a humble place https://ahumbleplace.com Blessed are they who see beautiful things in humble places where other people see nothing. Camille Pissarro Wed, 23 Sep 2020 13:44:00 +0000 en-US hourly 1 https://wordpress.org/?v=5.5.1 https://ahumbleplace.com/uploads/2020/07/cropped-chick20trans-32x32.png a humble place https://ahumbleplace.com 32 32 Whether the Painters Chosen for Picture-Talk could Follow Each Other in a More Harmonious Sequence than at Present by Edith Frost https://ahumbleplace.com/painters-chosen-for-picture-talk/ https://ahumbleplace.com/painters-chosen-for-picture-talk/#respond Mon, 21 Sep 2020 23:37:16 +0000 https://ahumbleplace.com/?p=69898 Earlier this year, I wrote a series on Charlotte Mason Picture Study, including why it’s important and how it looks for us and in those posts, I quoted several articles and talks from various Charlotte Mason-related media. In the first post, I linked to a talk given by Edith Frost that was published in L’Umile […]

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The Reading Lesson. John Dawson Watson. 1855.

Earlier this year, I wrote a series on Charlotte Mason Picture Study, including why it’s important and how it looks for us and in those posts, I quoted several articles and talks from various Charlotte Mason-related media. In the first post, I linked to a talk given by Edith Frost that was published in L’Umile Pianta in 1914. I have not found it posted anywhere else, so I decided to re-type it here for, hopefully, easier reference.

I’ve also done research to find out where this talk was given, but have only found references to a “Conference” of some kind (perhaps a PNEU conference?) that took place earlier that year and my lack of knowledge of Charlotte Mason’s world is very evident right now! I’m guessing it was some how related to Charlotte Mason’s teacher-training college, the House of Education, as the discussion at the end of this particular talk came to a conclusion about how to go forward with teaching picture study. If anyone can enlighten me on this, I’d be very thankful!

One of the things I found interesting about this talk was that it continued the debate I’ve seen in several places about whether or not students should attempt to reproduce the art at which they’re looking for picture study. The majority of the articles I’ve read as well as parts of Miss. Mason’s original volumes generally say that this should be reserved only for older students and only on a very basic level (“they are never copied lest an attempt to copy should lessen a child’s reverence for great work” vol 6 p 216). However, in this talk, Miss. Edith Frost stated that: “In order to know a picture we must study and narrate, and this narration takes the form of a drawing, which serves to fix the picture and its details firmly in our minds. No mere looking will fully unveil the inner meaning, we must learn the picture by heart, and hold it in our memory, that it may become a subject for contemplation and a joy; the more we ponder and discover, the greater will our love and reverence grow–and thus should it be with the children.” I found this to be very interesting, especially how she emphasizes that “no mere looking will fully unveil the inner meaning.” I’m not sure if this means only looking and not narrating, or both, but it’s a bold statement to make and I have to wonder if she felt this way about younger forms as well!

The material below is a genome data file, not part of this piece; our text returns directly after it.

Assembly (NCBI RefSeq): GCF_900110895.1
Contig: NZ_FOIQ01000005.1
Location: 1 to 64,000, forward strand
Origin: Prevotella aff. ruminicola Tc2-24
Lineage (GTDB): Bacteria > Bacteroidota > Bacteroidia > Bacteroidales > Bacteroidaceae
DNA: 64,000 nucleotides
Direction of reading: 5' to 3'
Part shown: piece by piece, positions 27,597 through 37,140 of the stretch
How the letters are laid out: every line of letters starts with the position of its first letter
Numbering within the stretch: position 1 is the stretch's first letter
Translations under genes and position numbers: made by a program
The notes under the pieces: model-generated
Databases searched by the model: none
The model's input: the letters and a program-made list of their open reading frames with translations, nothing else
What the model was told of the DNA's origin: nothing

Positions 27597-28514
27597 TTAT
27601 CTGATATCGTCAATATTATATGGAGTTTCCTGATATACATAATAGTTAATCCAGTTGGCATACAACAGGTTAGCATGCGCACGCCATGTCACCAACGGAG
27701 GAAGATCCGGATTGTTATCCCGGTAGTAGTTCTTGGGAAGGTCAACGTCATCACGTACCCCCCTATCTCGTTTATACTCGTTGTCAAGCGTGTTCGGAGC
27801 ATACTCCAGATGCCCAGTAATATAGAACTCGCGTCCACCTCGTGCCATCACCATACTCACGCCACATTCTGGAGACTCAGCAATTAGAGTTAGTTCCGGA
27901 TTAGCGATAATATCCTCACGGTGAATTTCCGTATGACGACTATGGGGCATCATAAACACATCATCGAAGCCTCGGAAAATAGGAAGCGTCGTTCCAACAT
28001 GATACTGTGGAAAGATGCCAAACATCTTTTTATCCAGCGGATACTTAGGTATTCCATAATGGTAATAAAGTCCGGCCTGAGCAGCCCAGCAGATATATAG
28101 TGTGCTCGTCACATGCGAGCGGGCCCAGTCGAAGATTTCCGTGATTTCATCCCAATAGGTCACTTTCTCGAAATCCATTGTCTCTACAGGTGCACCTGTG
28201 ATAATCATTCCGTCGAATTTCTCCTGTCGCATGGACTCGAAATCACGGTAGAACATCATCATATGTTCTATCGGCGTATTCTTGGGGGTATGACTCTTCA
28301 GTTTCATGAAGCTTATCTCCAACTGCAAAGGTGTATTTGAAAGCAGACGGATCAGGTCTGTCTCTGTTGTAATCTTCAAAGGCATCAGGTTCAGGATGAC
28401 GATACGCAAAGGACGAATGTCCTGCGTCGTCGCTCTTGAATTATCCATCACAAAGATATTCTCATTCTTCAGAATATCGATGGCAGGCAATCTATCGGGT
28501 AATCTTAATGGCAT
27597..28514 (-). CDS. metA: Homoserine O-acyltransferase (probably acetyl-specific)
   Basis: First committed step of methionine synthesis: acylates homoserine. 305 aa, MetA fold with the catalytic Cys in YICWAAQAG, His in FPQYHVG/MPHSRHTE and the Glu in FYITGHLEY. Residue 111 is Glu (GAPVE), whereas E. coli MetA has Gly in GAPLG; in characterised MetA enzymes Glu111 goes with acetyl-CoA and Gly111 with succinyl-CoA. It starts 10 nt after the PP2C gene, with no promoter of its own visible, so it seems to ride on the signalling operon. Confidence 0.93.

Also, her question of, “would it be better for them to know something of one master in each of six different schools of painting, or to know thoroughly two of the schools?” is one I think some home educators (in particular, those new to Charlotte Mason) have offered when seeing that picture study, over the course of one year, only covers three different artists not necessarily related to each other. I feel that this isn’t a problem because picture study, again, is about getting to know the art and not necessarily a short course in art history. As to her question, “is there nothing to be said of the delightful uncertainty of not knowing who comes next?” the answer is a resounding No!! I have found that my students really enjoy this aspect of the beginning of each term – getting to find out who our next artist will be and to see their style. It’s been so interesting to hear them as they flip over that first piece and verbally compare it to pieces we’ve looked at in the past, even in the same year.

Reading about the “chart” or timeline of artists from Mary Innes’s book was also very interesting. I have not come across this suggestion in The Living Page or any other type of guide on keeping notebooks, timelines, or charts. I don’t know that it was ever something that was commonly used either in the P.U.S. or directly recommended by Miss. Mason herself despite the fact that those present for this talk agreed at the end that it could possibly be used for certain forms. My only concern with keeping a separate chart is that it, again, would make picture study more about art history or even the artists themselves rather than the pieces of art. I wonder if anyone has added artist information and/or the paintings they’ve student to their overall timeline charts or Books of Centuries?